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Saturday, December 10, 2022

Subsidy removal: Why Carbon Fee and Dividend is a better policy option

Barely a month ago, the Federal Government through the Minister of Finance, Budget and National Planning, Zainab Ahmed, revealed a policy plan by the government to remove fuel subsidy on Petroleum Motor Spirit (PMS) in February 2022 and a target date of mid-2022 for the complete elimination of fuel subsidies in Nigeria, adding that Nigerians would get N5,000 per month as a transportation grant after the removal of fuel subsidies.

Zainab Ahmed
Zainab Ahmed, Minister of Finance, Budget, and National Planning

The minister further explained that the Federal Government would give N5,000 to 30 to 40 million poorest Nigerians to cushion the potential negative impact of the removal of the subsidies on the most vulnerable at the bottom 40 per cent of the population.

Obviously, this ambitious and courageous plan of the Federal Government which was announced few days after President Muhammadu Buhari signed the Climate Change Bill into law and Nigeria’s pledge at COP26 in Glasgow to reach Net-Zero in 2060, is a major step in implementing the Glasgow Climate Pact. However, to make this policy more comprehensive, it is pertinent in my opinion, for the government to consider the harmonisation of the policy to include Carbon Fee and Dividend, which is also referred to as Climate Income.

Interestingly, Carbon Fee and Dividend policy is currently operational in Canada and this can also help President Muhammadu Buhari’s plan to lift 100 million persons out of poverty in 10 years, as well as make Nigeria’s build back better to post COVID-19 achievable.

Notably, Carbon Fee and Dividend is the policy proposal created by Citizens’ Climate Lobby (CCL) to internalise the costs of burning carbon-based fuels. It’s the policy that climate scientists and economists alike say is the best first step to reduce the likelihood of catastrophic climate change from global warming as well empowering the poverty through basic climate income. The policy works by   placing a steadily rising fee on the CO2 content of fossil fuels.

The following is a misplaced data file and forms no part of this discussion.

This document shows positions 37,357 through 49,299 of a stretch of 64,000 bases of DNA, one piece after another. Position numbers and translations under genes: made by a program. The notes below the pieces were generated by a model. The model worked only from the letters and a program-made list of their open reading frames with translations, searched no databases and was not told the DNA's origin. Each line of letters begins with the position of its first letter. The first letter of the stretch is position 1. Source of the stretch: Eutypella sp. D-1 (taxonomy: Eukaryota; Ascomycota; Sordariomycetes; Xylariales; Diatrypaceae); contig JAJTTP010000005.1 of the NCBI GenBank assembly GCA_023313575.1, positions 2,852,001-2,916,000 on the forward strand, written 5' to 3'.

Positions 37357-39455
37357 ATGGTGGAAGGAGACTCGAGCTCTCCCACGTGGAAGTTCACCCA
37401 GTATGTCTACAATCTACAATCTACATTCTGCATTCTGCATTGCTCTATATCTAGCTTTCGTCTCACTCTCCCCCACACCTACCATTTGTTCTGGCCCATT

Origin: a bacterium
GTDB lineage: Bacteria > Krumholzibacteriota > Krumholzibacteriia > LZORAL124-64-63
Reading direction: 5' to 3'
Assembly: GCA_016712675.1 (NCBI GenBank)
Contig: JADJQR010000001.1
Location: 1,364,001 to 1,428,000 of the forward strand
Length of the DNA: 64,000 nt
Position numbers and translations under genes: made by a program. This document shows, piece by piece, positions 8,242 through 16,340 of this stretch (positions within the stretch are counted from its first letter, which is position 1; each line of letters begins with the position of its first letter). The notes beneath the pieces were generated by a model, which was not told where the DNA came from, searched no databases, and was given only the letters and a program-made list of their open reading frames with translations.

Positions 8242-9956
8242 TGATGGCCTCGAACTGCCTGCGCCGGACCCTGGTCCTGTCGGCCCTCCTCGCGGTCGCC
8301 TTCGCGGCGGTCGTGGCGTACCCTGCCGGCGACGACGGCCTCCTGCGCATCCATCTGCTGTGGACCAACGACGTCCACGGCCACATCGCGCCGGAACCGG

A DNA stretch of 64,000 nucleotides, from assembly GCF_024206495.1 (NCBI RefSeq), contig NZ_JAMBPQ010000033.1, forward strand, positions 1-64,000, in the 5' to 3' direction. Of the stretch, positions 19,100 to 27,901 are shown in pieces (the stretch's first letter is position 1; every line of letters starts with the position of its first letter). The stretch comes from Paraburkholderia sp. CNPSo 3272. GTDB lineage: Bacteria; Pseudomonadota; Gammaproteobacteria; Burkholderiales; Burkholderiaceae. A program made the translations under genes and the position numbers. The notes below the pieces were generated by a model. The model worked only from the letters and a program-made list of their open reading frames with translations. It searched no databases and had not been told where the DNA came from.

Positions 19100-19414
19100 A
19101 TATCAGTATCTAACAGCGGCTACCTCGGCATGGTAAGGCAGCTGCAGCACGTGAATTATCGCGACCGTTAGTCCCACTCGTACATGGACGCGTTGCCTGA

To internalise the social cost of carbon in Nigeria, we can begin with an initial fee of N50,000/tonne on the CO2 content of fossil fuels, escalating N75,000/tonne/year, imposed upstream at their point of extraction and collected upon entry into the economy. Moreover, accounting for the true cost of carbon-based fuels not only creates a level-playing field for all sources of energy, but also informs consumers of the true cost-comparison of various fuels when making purchase decisions.

As proposed by the Federal Government, the revenue from the carbon fee is also given back to households. The revenue from the carbon fee is held in a Carbon Fees Trust fund and returned directly to households as a monthly dividend. Most households will receive more than they will pay for increased energy costs. This feature will inject billions into the economy, protect family budgets, free households to make independent choices about their energy usage, spur innovation and build aggregate demand for low-carbon products at the consumer level.

Aside from its economic benefits Carbon Fee and Dividend holds a far-reaching import for the climate. Predictably rising carbon fees on GHG emissions are the most economically efficient, transparent and enforceable mechanism to drive a transition to a low-carbon economy, by giving all businesses and individuals a powerful incentive to reduce their carbon footprints and to develop and make available low and no carbon alternatives.

In addition, Nigeria also stands to gain in the sense that import fees on products imported from countries without a carbon fee, along with rebates to Nigerian industries exporting to those countries, will discourage businesses from relocating where they can emit more CO2 and motivate other countries to adopt similar carbon pricing policies. In the same vein, firms seeking to escape higher energy cost will be discouraged from relocating to non-compliant nations as their products will be subject to import fees. Most importantly, Carbon Fee and Dividend does not increase the size of governments, require new bureaucracies or directly increase government revenues.